Bordeaux, France (UPI) Jul 20, 2009
There are three striking features about the sudden spate of threats by redundant workers in France to blow up their factories, not including the careful way that police and firefighters have been told not to intervene.
The first is that the explosive tactic has now been shown to succeed. Employees at JLG, a company that makes crane-mounted hydraulic platforms that help technicians work high above the ground, secured Friday the 30,000 euros a head in compensation they had been demanding.
Otherwise, said the 53 laid-off employees, they would throw the switch on the stacks of butane gas cylinders they had installed around the expensive machinery at their plant outside Bordeaux.
The second striking feature of this dramatic threat is that most French voters appear to support the tactic, according to opinion polls. In particular, they tell pollsters and call-in radio shows that when bosses and bankers get lavish "golden parachutes" it is only fair that ordinary workers should also get fair compensation.
The third remarkable aspect of the "pay or we explode" plan is its fatalist, even defeatist quality. A generation ago a wave of planned shutdowns and layoffs was met by the workers occupying their factories and demanding that they be kept in business. European workers of the 1970s were defending their future by defending their jobs.
This time, there is no such goal. The new tactic is not to defend their jobs but to accept the inevitable: that the jobs are going and will not be kept on life support and will not be coming back. Instead, they just want a reasonable payoff. The fundamental psychology of employee resistance and of militancy has changed.
The JLG employees were the third group of workers in France to make similar threats this month after workers from telecoms manufacturer Nortel and car parts maker New Fabris responded to their prospect of closure by setting demolition equipment around their plants. Cylinders of butane gas and oxyacetylene tanks normally used for welding equipment have been linked together by electrical cord and placed around machinery and around electrical transformers and substations.
Union spokesmen at the New Fabris factory in the town of Chatellerault, about 200 miles south of Paris, say they will detonate them on July 31 unless they receive 30,000 euros each. The New Fabris company filed for bankruptcy last year and does not have the cash to pay. But its main customers, French carmakers Renault and Peugeot, which slashed their orders when demand for new cars collapsed, have each received some $4 billion in state aid.
Some of that money, says the New Fabris workers, should go to them since their taxes helped pay for it. And as the TV cameras showed bare-chested workers playing boules in the factory courtyard this week, the butane gas cylinders piled up behind them, French voters seem to accept the logic of their case.
So do the company directors and the government. With some discreet prodding from the politicians, a deal is apparently under negotiation by which Renault and Peugeot would buy up the remaining inventory of the New Fabris plant and New Fabris would then use the money to pay the 336 workers their 30,000 euros each.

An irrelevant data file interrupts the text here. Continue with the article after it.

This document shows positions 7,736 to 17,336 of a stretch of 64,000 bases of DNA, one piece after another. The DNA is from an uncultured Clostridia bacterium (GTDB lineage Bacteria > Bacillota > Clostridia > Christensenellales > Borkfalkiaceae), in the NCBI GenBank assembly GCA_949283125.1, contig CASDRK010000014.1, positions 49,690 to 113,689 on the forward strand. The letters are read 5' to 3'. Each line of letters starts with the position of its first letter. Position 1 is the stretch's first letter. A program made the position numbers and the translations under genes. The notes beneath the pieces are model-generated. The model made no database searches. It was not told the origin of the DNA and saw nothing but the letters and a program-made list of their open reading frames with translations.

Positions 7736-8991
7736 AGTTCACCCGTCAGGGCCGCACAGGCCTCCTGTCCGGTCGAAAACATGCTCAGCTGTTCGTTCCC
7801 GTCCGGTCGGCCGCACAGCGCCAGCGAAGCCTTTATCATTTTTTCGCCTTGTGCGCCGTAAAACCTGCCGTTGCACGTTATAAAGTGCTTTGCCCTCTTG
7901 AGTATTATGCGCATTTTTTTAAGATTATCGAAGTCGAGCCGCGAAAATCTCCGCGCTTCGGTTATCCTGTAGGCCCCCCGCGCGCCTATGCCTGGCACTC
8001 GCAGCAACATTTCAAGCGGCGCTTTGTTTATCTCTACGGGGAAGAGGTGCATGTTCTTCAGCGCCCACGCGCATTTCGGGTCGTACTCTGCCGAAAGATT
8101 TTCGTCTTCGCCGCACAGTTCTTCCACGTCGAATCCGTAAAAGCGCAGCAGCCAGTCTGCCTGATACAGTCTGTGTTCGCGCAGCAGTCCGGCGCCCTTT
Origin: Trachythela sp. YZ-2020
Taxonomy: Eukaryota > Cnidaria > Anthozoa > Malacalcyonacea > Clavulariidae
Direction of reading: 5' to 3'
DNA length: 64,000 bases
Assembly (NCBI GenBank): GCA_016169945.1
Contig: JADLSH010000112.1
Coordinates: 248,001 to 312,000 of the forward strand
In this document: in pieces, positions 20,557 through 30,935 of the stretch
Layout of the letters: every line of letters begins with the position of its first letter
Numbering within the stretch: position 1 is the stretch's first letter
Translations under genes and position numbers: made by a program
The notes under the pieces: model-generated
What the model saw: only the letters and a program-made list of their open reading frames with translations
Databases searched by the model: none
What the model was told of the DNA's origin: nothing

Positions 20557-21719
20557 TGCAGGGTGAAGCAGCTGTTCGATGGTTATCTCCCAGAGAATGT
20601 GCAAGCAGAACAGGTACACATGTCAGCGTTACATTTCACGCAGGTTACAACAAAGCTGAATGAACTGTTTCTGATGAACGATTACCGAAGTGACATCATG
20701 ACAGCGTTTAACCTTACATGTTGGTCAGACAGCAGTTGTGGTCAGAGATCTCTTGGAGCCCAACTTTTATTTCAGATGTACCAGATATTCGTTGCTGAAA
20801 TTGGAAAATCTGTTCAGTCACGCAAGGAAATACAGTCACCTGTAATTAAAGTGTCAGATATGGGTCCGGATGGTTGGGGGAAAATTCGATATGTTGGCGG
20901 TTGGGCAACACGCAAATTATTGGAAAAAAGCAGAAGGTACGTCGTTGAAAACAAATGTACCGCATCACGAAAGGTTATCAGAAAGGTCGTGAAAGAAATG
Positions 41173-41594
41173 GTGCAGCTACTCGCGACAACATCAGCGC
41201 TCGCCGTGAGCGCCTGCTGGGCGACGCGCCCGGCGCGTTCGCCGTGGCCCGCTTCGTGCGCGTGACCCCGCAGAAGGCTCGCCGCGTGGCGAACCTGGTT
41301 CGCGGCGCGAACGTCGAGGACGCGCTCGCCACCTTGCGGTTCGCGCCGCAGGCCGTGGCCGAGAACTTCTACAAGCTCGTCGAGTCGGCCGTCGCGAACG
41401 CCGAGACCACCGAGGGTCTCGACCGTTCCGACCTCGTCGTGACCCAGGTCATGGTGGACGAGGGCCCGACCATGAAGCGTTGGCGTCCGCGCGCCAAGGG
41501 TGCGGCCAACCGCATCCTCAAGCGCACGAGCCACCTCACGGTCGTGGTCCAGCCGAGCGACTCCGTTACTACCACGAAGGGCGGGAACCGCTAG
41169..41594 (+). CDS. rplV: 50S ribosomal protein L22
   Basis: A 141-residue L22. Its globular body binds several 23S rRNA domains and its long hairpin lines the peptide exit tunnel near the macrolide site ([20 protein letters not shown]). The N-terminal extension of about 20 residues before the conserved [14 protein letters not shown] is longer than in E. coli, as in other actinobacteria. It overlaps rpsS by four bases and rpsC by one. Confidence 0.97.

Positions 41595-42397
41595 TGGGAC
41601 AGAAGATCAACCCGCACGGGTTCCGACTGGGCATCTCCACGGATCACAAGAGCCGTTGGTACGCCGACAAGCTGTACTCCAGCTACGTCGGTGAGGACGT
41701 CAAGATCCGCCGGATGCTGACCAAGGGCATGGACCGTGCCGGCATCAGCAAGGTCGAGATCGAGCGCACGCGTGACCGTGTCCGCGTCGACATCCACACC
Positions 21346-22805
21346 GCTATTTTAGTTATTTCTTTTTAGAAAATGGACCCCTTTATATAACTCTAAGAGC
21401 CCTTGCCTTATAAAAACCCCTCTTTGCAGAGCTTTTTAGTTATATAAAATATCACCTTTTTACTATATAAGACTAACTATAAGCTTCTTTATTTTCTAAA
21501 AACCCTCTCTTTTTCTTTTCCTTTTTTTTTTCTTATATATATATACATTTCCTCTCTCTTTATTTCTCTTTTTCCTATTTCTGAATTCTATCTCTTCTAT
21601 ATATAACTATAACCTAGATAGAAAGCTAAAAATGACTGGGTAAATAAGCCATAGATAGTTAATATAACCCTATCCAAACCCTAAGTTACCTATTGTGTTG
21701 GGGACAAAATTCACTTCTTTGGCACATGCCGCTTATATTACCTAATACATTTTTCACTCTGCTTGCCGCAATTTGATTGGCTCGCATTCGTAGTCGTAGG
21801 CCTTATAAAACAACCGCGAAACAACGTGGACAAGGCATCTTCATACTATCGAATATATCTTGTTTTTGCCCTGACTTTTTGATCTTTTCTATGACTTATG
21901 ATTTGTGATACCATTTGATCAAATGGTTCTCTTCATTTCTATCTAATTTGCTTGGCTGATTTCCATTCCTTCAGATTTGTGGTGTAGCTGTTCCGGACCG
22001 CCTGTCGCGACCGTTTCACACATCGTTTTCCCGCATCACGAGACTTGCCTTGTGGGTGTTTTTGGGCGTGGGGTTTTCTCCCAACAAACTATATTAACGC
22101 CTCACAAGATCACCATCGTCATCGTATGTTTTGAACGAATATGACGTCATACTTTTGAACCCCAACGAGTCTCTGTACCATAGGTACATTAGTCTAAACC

"If we don't get anything, they'll have nothing at all," a union representative told Le Figaro. The factory inventory has been formally valued at about $5.6 million, most of it ordered by the two automakers. French Industry Minister Christian Estrosi has agreed to meet with union leaders on July 20.
The context in which this burst of explosive union militancy unfolds is a recession in which French unemployment creeps steadily higher. At the end of May it was 9.3 percent, the highest rate of any major Western European country except Spain, according to the latest statistics from the Organization for Economic Cooperation and Development. The only question is whether it hits 10 percent this year or next. Credit insurer Euler Hermes forecasts that business bankruptcies in France will rise 30 percent this year after a 15 percent increase in 2008.
The third explosive threat comes from Chateaufort, west of Paris, where workers at a Nortel telecommunications plant placed 11 gas canisters on the site and threatened to blow up the plant unless workers facing redundancy received 100,000 euros each. The price has evidently gone up. The company responded quickly and arranged a meeting with the bankruptcy receivers, after which the gas canisters were removed.
Nortel France, a subsidiary of Canadian communications equipment supplier Nortel, was placed in bankruptcy on May 28, with 467 of its 683 workers due to be laid off Aug. 1. But Nortel has not received the kind of state financial support that had been paid to the carmakers, so the government has been rather tougher. The French Justice Ministry warned, "Apart from the clear risk to human life, blowing up someone else's property amounts to criminal damage, and those responsible would obviously face prosecution and probable prison sentences."
But police are reluctant to intervene in industrial disputes, and no prosecutions were brought last year against the spate of "boss-napping," when angry workers held their bosses hostage overnight and in one case for four days, to try to win better deals at factory closures. One French business magazine ran an item on the kind of emergency kit the thoughtful French boss should keep in a suitcase in his office, just in case.
The bottom line, however, is that the employees have recognized that their jobs have gone and the world has changed. Compensation, rather than the promise of work, is the new focus of their militancy.
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